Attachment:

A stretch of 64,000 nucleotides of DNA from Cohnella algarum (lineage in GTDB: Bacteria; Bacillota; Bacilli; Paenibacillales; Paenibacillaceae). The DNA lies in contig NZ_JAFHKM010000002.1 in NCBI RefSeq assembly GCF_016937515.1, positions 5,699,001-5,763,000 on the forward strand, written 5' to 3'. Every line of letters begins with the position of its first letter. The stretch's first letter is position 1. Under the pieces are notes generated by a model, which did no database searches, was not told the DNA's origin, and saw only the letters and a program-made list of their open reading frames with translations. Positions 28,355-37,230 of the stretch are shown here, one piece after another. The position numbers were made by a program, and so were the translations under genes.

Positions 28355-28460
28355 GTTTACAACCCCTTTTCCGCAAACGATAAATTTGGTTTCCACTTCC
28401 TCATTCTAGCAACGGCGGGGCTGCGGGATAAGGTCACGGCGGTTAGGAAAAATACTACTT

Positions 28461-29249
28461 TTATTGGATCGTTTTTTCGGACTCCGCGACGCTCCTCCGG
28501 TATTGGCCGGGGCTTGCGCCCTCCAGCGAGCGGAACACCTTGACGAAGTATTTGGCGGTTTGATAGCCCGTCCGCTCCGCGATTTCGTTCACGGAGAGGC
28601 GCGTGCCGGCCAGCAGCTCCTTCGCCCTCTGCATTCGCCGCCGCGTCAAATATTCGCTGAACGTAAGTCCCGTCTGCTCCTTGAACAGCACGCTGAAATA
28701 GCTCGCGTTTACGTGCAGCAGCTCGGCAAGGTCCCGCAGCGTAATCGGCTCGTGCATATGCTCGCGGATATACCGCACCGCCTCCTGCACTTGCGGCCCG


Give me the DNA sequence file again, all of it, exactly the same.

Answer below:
A stretch of 64,000 nucleotides of DNA from Cohnella algarum (lineage in GTDB: Bacteria; Bacillota; Bacilli; Paenibacillales; Paenibacillaceae). The DNA lies in contig NZ_JAFHKM010000002.1 in NCBI RefSeq assembly GCF_016937515.1, positions 5,699,001-5,763,000 on the forward strand, written 5' to 3'. Every line of letters begins with the position of its first letter. The stretch's first letter is position 1. Under the pieces are notes generated by a model, which did no database searches, was not told the DNA's origin, and saw only the letters and a program-made list of their open reading frames with translations. Positions 28,355-37,230 of the stretch are shown here, one piece after another. The position numbers were made by a program, and so were the translations under genes.

Positions 28355-28460
28355 GTTTACAACCCCTTTTCCGCAAACGATAAATTTGGTTTCCACTTCC
28401 TCATTCTAGCAACGGCGGGGCTGCGGGATAAGGTCACGGCGGTTAGGAAAAATACTACTT

Positions 28461-29249
28461 TTATTGGATCGTTTTTTCGGACTCCGCGACGCTCCTCCGG
28501 TATTGGCCGGGGCTTGCGCCCTCCAGCGAGCGGAACACCTTGACGAAGTATTTGGCGGTTTGATAGCCCGTCCGCTCCGCGATTTCGTTCACGGAGAGGC
28601 GCGTGCCGGCCAGCAGCTCCTTCGCCCTCTGCATTCGCCGCCGCGTCAAATATTCGCTGAACGTAAGTCCCGTCTGCTCCTTGAACAGCACGCTGAAATA
28701 GCTCGCGTTTACGTGCAGCAGCTCGGCAAGGTCCCGCAGCGTAATCGGCTCGTGCATATGCTCGCGGATATACCGCACCGCCTCCTGCACTTGCGGCCCG